As a college student, I can attest that printing color pages can get pricey. The library I had access to growing up only had four printers and colored pages were 75 cents a sheet. Eventually you learn to settle for black and white, all the while mourning the brilliance that could’ve been yours, if you’d had 75 cents.
The publishing industry is something like that. Except it’s going to take more than a few quarters for color pages to get on the same level as white ones.
In the article “Diversity is Not Enough: Race, Power, Publishing”, Daniel José Older discusses the disparity in the publishing industry between works published by authors of color and works published by white writers. That’s not to say that writers of color don’t get published. However an investigation by the Cooperative Children’s Book Center at the University of Wisconsin shows the levels at which children’s books about children of color were published over a number of years.
Cooperative Children’s Book Center, University of Wisconsin
Unpacking these numbers shows that historically there has been a disparity between representation of people of color and that of the dominant Caucasian culture. And as with most social issues, the answer isn’t just black and white.
The series of graphs below depict a relatively recent census of the standing of diversity in the publishing industry. While the overall community is becoming more inclusive there is still a disheartening 79% white population in the industry as a whole as of 2015. While there is visible improvement in the structure of the publishing community in regards to diversity, more work can be done to promote diversity and inclusiveness in publishing.
One of Older’s main points is that the change that needs to occur has to happen on multiple levels at the same time. Editors and publishers are likely to shift the blame to authors or “The Market”. The mysterious and fickle “Market” doesn’t ask for books about people of color and therefore fewer are printed.
In 2015, following an incident involving the “Best American” poetry anthology of the preceding year, Antonio Aiello of PEN America conducted an interview with several editors of the contemporary publishing scene. In an interesting argument the first interviewee, Gregory Pardlo, suggests that the problem of the literary publishing industry isn’t that of the publishers or editors necessarily but of education. This argument is best summarized by the latter end of his commentary: “How bizarre, for example, that some professors can teach Modernism, and make no reference to Hurston or Toomer. Odd that Younghill Kang’s East Goes West is not mentioned in the same breath as Native Son and Grapes of Wrath.”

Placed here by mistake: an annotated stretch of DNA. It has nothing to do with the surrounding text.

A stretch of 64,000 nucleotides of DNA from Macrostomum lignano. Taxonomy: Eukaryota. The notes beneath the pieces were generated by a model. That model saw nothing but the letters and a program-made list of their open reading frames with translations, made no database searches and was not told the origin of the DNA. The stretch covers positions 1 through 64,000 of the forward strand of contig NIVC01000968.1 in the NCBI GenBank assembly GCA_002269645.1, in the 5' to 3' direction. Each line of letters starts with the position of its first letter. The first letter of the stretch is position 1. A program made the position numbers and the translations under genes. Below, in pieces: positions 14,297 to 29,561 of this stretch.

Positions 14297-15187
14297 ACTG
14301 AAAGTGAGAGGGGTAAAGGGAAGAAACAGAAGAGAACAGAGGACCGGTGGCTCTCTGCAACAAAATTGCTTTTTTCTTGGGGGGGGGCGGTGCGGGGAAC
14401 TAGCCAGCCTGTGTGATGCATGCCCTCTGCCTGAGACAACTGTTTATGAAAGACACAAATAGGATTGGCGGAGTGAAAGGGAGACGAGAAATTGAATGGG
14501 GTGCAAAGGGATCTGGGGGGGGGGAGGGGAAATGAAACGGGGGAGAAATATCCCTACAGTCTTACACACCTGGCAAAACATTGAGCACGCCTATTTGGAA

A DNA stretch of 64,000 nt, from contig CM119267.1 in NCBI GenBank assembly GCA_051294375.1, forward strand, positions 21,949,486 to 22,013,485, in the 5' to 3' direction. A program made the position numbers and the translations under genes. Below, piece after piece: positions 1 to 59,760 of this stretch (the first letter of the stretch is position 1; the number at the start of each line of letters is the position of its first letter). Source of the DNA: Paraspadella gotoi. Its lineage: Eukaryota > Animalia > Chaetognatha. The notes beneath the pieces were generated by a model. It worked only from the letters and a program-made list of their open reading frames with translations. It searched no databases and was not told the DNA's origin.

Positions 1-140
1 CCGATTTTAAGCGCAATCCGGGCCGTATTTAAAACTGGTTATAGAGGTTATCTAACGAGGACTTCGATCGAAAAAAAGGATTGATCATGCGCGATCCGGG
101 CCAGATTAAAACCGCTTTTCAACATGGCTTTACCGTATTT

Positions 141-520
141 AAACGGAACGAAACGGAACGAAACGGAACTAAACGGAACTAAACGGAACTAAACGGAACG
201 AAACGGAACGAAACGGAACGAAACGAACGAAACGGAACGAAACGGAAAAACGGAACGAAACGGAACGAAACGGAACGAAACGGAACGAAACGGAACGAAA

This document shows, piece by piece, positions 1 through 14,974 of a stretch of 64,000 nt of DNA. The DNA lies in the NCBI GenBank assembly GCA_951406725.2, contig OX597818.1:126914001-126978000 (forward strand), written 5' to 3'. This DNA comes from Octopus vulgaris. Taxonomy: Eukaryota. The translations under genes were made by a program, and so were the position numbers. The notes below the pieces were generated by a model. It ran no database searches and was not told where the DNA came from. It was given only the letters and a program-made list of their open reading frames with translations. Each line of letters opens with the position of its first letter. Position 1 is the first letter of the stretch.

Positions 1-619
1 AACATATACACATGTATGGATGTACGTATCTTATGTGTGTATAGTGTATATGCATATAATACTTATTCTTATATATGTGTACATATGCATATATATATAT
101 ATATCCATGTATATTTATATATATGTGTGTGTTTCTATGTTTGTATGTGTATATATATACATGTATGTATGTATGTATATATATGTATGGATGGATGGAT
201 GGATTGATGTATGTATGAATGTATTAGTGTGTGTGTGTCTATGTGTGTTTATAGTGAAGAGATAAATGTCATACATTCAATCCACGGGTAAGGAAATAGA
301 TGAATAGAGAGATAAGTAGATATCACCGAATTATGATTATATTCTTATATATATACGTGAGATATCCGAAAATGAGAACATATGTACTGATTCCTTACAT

Within the same interview another of the participants, Anna Devries, says that while there do need to be more people of color in the publishing industry the problem lies in the amount of available opportunity. One prominent quote from her segment hones in on the hardships of the industry that can be faced by all young people coming into publishing but is particularly disadvantageous to people of color.
“Publishing tends to eat its young, especially in editorial, making it difficult for many to advance beyond assistant level. Salaries start low and can remain low for years. Add to that the hiring process can be opaque, with entry-level positions often being filled through personal recommendations or from publishing programs that cater to those who can afford the expensive fees those programs charge and which are also very white.”
So it’s not “the Market”. But then why were less than 3 percent of the children’s book published in 2013 about black people? In Older’s words, “the underlying illness is institutional racism.”
While steps are being taken towards change, it’s important that more people of color are involved at every stage of the publishing process. As Older says “[it’s] work for writers, agents, editors, artists, fans, executives, interns, directors and publicists… reviewers, educators [and] administrators.” Everyone in the publishing community needs to come together for a “more than diverse” future.
Aiello, Antonio. “Equity in Publishing: What Should Editors Be Doing?”. Pen America, pen.org/equity-in-publishing-what-should-editors-be-doing
Low, Jason. “Where is The Diversity In Publishing? The 2015 Diversity Baseline Survey Results”. Lee & Low Books, http://blog.leeandlow.com/2016/01/26/where-is-the-diversity-in-publishing-the-2015-diversity-baseline-survey-results/